"A major brokerage is advertising that it deals with 200 no-load funds and will handle transactions for you," a Brooklyn Center, Minn., reader says. "Where do they get their profits?
"Would this be a good way of working with several mutual funds?"
He didn't identify the brokerage but, in fact, he could have been referring to either of two firms:
* Charles Schwab & Co., which advertises that it charges no transaction fees on purchases of "more than 200" no-load funds -- actually 225 funds of 25 fund families plus nine Schwab funds.
* Fidelity Brokerage, which advertises that it charges no transaction fees on purchases of "nearly 200" no-load funds -- actually 122 funds of nine fund families plus 71 Fidelity funds.
Through its "FundsNetwork," Fidelity offers many, if not all, of the equity and/or bond funds of Benham, Berger, Dreyfus, Evergreen, Founders, Janus, Neuberger & Berman, SteinRoe and Strong.
Schwab's "OneSource" program offers these firms' funds as well as those of Baron, Cappiello-Rushmore, Cohen & Steers, Federated, IAI, INVESCO, Kaufmann, Lexington, Montgomery, Oakmark, Rushmore, Skyline, Twentieth Century, United Services, Wright and Yacktman.
How do publicly held Schwab and privately held Fidelity expect to earn a profit on your purchases or redemptions of these companies' no-load funds if they don't charge customary brokerage commissions?
By charging the fund companies an annual fee, usually 0.25 percent of assets, out of which Fidelity and Schwab would be expected to see some income after paying for record-keeping, account statements, branch office costs, advertising and other services.
Checks from these funds aren't Fidelity's and Schwab's only incentive. They also expect to sell you their own funds as well as stocks, bonds and other funds for which you do pay commissions.
Since you don't pay additional fees when you buy these no-load funds through Fidelity or Schwab -- the 0.25 percent should not require increases in funds' operating expenses that would reduce their returns -- is this "a good way" to invest?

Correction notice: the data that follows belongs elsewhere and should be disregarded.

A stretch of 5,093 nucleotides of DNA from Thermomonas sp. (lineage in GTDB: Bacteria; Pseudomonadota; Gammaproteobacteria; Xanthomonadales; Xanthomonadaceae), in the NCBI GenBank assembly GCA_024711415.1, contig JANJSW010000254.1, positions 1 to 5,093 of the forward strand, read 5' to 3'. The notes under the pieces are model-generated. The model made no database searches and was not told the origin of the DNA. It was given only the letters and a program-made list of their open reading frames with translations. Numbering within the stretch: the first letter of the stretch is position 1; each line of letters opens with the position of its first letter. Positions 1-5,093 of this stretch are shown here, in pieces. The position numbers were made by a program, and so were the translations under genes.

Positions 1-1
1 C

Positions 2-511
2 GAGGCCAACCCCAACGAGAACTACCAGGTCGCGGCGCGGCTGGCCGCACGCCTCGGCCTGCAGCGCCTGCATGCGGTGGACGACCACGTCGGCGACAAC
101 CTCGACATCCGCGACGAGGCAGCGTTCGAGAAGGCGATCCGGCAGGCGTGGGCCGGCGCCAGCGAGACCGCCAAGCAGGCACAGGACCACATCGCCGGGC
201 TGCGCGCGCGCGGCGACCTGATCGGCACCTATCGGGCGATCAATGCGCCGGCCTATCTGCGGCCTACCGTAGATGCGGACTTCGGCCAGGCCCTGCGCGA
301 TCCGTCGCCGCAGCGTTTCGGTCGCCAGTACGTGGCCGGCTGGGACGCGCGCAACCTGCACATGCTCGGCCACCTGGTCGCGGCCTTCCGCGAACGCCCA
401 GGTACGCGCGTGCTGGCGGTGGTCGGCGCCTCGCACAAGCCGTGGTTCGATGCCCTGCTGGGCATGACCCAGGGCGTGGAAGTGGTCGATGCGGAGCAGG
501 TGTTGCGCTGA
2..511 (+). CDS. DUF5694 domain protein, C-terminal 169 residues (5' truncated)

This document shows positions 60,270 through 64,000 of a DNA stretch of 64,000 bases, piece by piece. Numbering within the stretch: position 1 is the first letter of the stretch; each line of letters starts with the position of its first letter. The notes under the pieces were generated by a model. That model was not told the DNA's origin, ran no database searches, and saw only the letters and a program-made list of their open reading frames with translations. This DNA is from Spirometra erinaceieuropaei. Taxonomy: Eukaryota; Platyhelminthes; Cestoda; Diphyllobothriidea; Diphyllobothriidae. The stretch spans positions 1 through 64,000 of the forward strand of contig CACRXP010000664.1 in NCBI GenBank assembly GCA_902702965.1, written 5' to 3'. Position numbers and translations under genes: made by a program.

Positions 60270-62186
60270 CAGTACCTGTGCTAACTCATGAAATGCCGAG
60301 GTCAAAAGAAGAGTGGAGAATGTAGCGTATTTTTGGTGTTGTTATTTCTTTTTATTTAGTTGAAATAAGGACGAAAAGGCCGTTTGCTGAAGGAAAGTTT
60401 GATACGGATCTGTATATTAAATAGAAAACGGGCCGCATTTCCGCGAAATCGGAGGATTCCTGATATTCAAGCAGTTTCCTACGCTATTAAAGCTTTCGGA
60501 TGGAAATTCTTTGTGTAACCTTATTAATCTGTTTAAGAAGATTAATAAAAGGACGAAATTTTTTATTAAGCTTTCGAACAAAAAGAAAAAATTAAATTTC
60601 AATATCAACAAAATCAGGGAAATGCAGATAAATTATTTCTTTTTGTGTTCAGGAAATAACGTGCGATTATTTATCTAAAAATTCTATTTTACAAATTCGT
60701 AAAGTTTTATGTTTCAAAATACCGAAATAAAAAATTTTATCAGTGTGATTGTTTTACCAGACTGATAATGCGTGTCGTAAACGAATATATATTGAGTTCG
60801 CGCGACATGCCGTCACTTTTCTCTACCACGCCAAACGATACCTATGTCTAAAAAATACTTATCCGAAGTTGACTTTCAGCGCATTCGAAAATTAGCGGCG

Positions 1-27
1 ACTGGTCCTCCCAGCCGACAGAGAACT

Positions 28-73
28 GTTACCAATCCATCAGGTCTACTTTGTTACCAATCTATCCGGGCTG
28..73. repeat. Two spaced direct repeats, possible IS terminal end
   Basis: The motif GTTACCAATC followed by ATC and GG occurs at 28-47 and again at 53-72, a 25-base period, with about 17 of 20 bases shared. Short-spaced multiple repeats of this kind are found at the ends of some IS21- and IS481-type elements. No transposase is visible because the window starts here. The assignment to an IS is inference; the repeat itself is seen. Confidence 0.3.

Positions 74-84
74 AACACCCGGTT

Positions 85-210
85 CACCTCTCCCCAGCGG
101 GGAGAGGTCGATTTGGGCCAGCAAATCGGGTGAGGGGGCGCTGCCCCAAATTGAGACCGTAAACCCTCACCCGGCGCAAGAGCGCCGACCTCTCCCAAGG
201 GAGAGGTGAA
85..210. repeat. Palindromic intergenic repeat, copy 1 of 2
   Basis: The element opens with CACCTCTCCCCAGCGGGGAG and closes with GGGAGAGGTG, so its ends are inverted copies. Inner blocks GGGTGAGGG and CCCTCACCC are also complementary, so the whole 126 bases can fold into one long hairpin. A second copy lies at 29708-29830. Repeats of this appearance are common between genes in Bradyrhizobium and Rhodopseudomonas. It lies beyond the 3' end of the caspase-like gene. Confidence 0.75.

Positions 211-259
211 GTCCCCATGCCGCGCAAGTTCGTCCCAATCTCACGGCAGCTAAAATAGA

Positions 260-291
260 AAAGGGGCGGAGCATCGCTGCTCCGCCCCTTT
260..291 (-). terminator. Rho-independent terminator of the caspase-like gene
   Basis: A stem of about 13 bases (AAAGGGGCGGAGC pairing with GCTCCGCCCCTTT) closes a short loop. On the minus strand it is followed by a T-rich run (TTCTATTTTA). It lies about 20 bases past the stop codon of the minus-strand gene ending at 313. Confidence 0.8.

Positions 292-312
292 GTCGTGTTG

To some extent, yes. There are certain advantages, to be sure:
* You get only one periodic statement, instead of one or more for each fund family with which you have an account. You also get an average cost statement to help you calculate capital gains for your income tax return, which not all fund families (yet) provide.
L * You need to make only one call when switching among funds.
* You can have money transferred automatically from your bank account at regular intervals and invested in the funds you choose.
* You can place orders 24 hours a day, seven days a week.
* For a small fee, Fidelity will periodically mail you a report on any participating fund, especially prepared by Lipper Analytical Services, and Schwab will mail you a page from Morningstar Mutual Funds.
Both also send customers free comprehensive guides that compare fund performance.
You can, of course, contact the individual funds when you have )) questions that Fidelity and Schwab may not be able to answer.
The biggest shortcoming of the two programs? The absence of many other fine no-load funds, offered by companies from Vanguard, T. Rowe Price and Scudder down to the smallest. The discounters sell their shares, too -- but only for commissions. In the event any of such funds more closely meet your requirements and you want to avoid paying charges, you have to buy direct.
Why would some fund families participate and others not?
Direct marketers that have decided to stay out have done so for several reasons, including their conviction that they can generate plenty of business on their own and their desire to maintain direct contact with their shareholders.
They also say they can serve accounts for less than 0.25 percent of assets annually. Columbia Funds' "back office" costs, for example, are only 0.10 percent, says George L. Hanseth, senior vice president. (Others, though, look at the 0.25 percent fee as a way to cut costs.)